Questions Sabato would put to the candidates
ASK THIS | December 08, 2007
In a new book, Larry Sabato of the University of Virginia puts aside issues of the day to take a more long-range look at the structure of government in the U.S.
By Larry J. Sabato
Q. Do you believe that we should return to the war-making balance of powers favored by the Founders, where Congress had a larger role in the conduct of foreign wars? Specifically, would you favor a constitutional amendment mandating that both houses of Congress, at least once a year in any year when the U.S. forces were fighting abroad, vote up-or-down to continue or end the war? Why or why not?
Q. You are enduring what has been described as the most insane primary scheduling process ever. Do you believe that Iowa and New Hampshire should always be first in line during the primary season? Would you favor instead a regional primary set-up, with the order of the regions determined by lottery, with perhaps a couple of smaller states—any of the 20 states with few electoral votes—also selected by lottery to begin the process? Would you favor a law or constitutional amendment that would organize the process better—delaying the start of primaries until the spring of an election year, for instance?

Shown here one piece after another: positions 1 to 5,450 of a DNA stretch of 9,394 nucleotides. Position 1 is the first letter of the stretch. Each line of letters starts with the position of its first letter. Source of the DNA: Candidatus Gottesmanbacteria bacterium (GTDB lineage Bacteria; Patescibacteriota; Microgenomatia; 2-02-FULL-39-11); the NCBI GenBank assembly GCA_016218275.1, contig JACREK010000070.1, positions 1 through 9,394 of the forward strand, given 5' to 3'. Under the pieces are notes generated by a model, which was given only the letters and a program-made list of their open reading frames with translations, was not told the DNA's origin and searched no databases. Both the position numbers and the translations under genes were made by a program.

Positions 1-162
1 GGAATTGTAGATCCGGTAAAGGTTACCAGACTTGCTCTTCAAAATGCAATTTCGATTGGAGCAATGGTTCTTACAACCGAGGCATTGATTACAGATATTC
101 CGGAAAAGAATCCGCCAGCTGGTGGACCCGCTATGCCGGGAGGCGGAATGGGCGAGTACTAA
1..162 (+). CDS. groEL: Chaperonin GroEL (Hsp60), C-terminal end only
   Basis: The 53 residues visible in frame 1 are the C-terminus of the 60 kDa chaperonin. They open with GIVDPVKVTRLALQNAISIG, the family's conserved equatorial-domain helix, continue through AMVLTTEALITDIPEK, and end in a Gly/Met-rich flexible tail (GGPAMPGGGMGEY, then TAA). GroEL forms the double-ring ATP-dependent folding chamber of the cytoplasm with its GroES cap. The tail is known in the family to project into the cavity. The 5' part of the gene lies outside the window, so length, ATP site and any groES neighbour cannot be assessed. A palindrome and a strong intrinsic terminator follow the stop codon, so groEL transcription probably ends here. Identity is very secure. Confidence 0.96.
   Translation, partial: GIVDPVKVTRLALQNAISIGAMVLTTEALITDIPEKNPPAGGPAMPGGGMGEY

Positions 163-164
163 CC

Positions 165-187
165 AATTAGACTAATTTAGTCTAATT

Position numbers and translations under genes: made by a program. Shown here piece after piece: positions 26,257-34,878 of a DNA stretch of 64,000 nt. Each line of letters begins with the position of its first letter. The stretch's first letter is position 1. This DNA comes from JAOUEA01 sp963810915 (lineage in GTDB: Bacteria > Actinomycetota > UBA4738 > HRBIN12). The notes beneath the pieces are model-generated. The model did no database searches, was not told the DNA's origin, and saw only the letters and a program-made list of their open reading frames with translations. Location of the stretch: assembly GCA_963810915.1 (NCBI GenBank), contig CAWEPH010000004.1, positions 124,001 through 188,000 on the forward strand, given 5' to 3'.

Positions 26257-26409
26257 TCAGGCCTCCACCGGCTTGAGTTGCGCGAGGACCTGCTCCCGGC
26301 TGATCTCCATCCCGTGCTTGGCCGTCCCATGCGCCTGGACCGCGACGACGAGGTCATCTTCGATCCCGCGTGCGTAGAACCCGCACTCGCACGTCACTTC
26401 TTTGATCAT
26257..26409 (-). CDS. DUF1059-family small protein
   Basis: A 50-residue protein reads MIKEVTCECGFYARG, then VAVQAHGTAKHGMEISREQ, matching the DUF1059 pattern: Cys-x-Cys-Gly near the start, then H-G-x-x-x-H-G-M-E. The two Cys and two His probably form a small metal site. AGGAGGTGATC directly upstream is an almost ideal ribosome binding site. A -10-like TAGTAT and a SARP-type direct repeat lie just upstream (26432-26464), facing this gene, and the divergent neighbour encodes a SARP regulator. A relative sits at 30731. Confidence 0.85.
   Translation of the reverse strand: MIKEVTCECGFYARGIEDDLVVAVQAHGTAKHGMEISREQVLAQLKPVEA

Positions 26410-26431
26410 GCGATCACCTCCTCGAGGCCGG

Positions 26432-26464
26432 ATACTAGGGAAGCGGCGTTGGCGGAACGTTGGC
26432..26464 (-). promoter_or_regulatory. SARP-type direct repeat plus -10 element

Q. Do you believe it’s fair for over 14 million Americans—legal Americans who played by the rules to become citizens—to be permanently barred from the Presidency because they are not “natural-born”? Would you favor or oppose permitting any American who has been a citizen for at least 20 or 25 years to run for the Presidency? Shouldn’t every American child, natural-born or not, have the right to dream as you dream—to one day be sitting in the Oval Office?
Q. Will you push for a law or a constitutional amendment mandating non-partisan redistricting for the U.S. House and all state legislatures, thus ending the long reign of incumbent-driven gerrymandering that so upsets many Americans?
Q. Only a few public officials are calling for reinstitution of the draft. But how about a broader program of universal national service—where every young American between the ages of 18 and 26 would give two years to the military, a government agency like the Peace Corps, or a qualifying non-profit group in the private sector? Could it be time for the nation to begin to stress, not just rights, but also the responsibilities all citizens have to the country that has given us so much?
In my new book A More Perfect Constitution, I discuss these five proposals at length, along with others dealing with every branch of government. For example, I propose expanding the Senate to 136 members to make it more representative, granting the 10 most populous states two additional Senators, the next 15 most populous one additional Senator, and the District of Columbia one Senator. On the presidency, I’d have one term of office for six years—with an up-or-down referendum on whether the incumbent should serve another two years. For the federal judiciary, I’d eliminate lifetime tenure and replace it with non-renewable 15-year terms. These are a few of the changes I deal with in the book, some of which would require a constitutional amendment.